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22. This engraving represents the larynx, or 24. Here is a front view of the Vocal Organs : vocal box, at 1, near the top of the wind-pipe, 2; 1e is the top of the wind-pipe, and within and a the bronchial

little above d is the larynx, or vocal box, where tubes, or

all voice sounds are branches of

made: the iwo the trachea,

horns at the tor rep3, 4, going 10 each lung;

resent the upper ex zhe left lung is

tremities of the thy 2 whole;

à

roid cartilage: the substance of

tubes up and dovn, the right one

and transverse, ars e removed, 10

blood-vessels: beshow the ra->

of having mifications of

anythingiight the bronchial

around the neck, twigs, termi

also of ben:ling the nating in the

neck mach, impeding the free circulation of the air-cells, 2, 7,

blood, and determining it to the head. 8. like leaves on the trees.

ORATORICAL AND POETICAL ACTION. The bronchi

POSITIONS OF FEET AND HANDS. al tubes are the three branches of the

windpipe, and enter the lungs about one third of the distance from the upper end: hence, how foolish for persons having a sore throat, or larynx, to suppose they have the bronchitis; which consists in a diseased state of the bronchia; generally brought on by an improper mode of breathing, or speaking, &c., with exposure. The remedy may be found in the practice here recomiended, with a free use of cold soft water over the whole body, and bandages wet with the same, placed about the chest and neck, to be removed every few hours, as they become dry.

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23. Here is a horizontal view of the Gloutis: N, F, are the arytenoid cartilages, connected with the chordæ vocales, (vocal cords, or ligamenis,) T, V, stretching across from the top of the arytenoid to the point of the thyroid cartilage: these cords can be elongated, and enlarged to produce lower sounds, and contracted and diminished for higher ones: and, at the same time, separated from each other, and allowing more condenBed air to pass for the foriner purposes; or brought nearer together, to savor the latter: there are a great many muscles attached to the larynx, to give variety to the modifications of voice in speech and song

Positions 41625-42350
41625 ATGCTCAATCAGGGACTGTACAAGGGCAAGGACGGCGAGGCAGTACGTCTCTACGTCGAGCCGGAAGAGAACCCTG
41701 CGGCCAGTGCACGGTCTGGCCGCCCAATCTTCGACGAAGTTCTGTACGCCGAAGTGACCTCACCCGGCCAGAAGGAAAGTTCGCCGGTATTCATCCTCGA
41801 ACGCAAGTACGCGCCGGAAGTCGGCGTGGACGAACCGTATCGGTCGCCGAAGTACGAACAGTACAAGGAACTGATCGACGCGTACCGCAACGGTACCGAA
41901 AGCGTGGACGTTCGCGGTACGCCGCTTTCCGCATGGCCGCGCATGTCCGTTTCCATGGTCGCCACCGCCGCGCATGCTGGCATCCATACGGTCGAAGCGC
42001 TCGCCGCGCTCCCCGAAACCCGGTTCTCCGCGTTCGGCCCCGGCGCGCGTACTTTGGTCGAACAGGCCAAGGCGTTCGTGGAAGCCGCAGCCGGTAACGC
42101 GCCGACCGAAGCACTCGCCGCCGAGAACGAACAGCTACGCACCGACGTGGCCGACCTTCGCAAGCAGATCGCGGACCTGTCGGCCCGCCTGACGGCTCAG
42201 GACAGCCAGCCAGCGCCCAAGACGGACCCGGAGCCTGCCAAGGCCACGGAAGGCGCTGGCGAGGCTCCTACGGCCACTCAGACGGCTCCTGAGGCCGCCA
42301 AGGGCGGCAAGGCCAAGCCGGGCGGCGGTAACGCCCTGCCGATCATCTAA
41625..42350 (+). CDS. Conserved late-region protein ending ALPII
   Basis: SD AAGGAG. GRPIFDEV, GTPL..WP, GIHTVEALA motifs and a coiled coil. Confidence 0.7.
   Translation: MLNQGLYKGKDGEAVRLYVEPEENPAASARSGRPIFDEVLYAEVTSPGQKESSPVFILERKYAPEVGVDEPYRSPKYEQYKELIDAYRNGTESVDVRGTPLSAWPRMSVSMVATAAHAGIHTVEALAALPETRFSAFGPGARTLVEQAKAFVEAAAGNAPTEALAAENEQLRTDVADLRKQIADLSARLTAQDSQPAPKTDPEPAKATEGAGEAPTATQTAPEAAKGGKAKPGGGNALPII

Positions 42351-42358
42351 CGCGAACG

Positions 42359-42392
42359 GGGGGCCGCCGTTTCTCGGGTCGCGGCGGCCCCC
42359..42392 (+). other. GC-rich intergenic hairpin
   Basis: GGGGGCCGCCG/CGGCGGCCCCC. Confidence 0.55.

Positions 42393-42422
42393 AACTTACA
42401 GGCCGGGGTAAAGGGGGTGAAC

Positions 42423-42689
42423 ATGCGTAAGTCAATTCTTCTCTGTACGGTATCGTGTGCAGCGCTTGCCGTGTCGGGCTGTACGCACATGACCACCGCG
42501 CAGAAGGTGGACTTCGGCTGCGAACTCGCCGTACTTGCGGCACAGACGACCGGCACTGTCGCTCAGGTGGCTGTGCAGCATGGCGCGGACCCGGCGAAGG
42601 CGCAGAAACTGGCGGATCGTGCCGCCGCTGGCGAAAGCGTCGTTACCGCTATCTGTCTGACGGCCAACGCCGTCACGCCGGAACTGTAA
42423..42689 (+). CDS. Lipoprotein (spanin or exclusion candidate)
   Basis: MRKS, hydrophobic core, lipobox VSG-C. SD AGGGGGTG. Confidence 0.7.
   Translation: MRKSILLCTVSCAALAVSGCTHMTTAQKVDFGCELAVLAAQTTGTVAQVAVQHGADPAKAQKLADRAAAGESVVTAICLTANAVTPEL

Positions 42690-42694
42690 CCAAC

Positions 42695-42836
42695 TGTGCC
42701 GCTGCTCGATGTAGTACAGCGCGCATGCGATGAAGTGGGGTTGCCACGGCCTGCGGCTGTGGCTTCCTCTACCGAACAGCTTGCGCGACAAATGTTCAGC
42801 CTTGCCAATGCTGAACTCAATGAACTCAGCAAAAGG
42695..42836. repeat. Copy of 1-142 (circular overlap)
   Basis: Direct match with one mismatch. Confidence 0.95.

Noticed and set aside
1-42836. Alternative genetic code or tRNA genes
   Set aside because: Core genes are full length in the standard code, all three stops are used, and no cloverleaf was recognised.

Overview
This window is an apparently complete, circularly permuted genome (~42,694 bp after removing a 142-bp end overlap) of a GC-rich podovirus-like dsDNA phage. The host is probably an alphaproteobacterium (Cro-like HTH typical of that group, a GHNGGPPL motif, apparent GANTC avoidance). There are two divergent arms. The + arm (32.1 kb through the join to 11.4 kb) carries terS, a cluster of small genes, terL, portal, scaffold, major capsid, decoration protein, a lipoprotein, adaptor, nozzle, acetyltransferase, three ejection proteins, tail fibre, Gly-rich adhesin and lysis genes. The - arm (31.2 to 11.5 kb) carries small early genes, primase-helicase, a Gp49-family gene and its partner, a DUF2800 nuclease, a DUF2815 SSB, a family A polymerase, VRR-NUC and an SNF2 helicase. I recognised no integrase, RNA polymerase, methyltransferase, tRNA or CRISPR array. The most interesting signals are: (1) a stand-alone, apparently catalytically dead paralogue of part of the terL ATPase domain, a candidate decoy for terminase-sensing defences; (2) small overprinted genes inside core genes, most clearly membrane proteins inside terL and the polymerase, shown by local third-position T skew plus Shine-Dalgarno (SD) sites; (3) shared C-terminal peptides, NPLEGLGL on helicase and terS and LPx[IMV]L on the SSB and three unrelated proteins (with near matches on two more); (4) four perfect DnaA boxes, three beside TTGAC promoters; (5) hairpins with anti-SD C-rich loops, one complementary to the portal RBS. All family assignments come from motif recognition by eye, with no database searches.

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1. THUS SYSTEM unfolds the true Philoso-, in, where-on, where-rith, &c.: also, in the conphy of Minn and Voice, in accordance with traction of ever and never,--as where-e'er I go, we nature of Mun, and the structure of Lan-where-e'er I am, I ne'er shall see ibee inoro. giuge. The Elements are firsi presented; “Ilow blest is be, who ne'er consents, By ill adthen, the common combinations, followed by vice to walk." the more difficult ones; all of which are to be Anecdote. Plalo- defines man—"An practiced in concert, and indivi-luully, after animal, having two legs, and no feathers.** the Toucher. These exercises essentially aid This very imperfect description attracted the in cultivating the Voice and Eur, for all the ridicule of Di-og-e-nes; who, witlily, and in objects of Speech and Song: while the Prin- lerision, introduced to his school-a fowl, ciples and Practice tend to develop and per- stripped of its feathers, and contemptuously rect both mind and body, agreeably to the asked.--" Is This Pluto's man ?

Notes. 1. Don't cancature this sound of a and e bu lora Laws, that should govern them. The Vowels

r, by giving it unlue stress and quantity, in such words 23--air, must first be mastered, then the Consonants ; (25-up, pa-rent, (pre-rent,) dare, day-ur,) chair, there, where, &c, and the exercises interspersed with rcuiling, nor give it a flat sound, as some do to e in blat, prudeuncing it and rigid criticism on the Articulation and Laat. To give this sound properly, separate the teeth an incha

project the lips, and bring forward the corners of the mouth, like Pronunciation,

a funnel. 2. I: would be just as proper in prose, to say, where N. B. The words printed in italics an: CAPITALS, ve more or cever I go, where-cever I ar I neever shall see thee more; as to os amplctic; thugh other words may be made s, accanthus to

say in poetry, whaterar I am, I noa shall see thee more. to desire offict: the dark (-) indicates a pause for inhalation: weigti, why, (i, y.gh are silent,) and a in are, wi.al, &c., 170 Annecting words are sometimes excepte !.

just alike in sound; ani as this sound of e does not occur amor. €. A has four regular sounds : First, its natural, or rekular stunts, as clawed by our orthoepisis, it s

called irregular;" i. e. it Lorrow's this name sound of a; or is Name sound, or long: ALE;

munded like it. 4. Some try to nuke a distinction between die ate, a-zure; rare a-pri-cots;

fałe, and a in far, calling it a modial sound: which error is ow. marce pre-tri-ots; fair bracc

ing tot being an clrai element, anlr, a prolonged one: bu! ke !ets for la-tent mus-ta-ches;

one can make and sund of il, either in spxech or song, when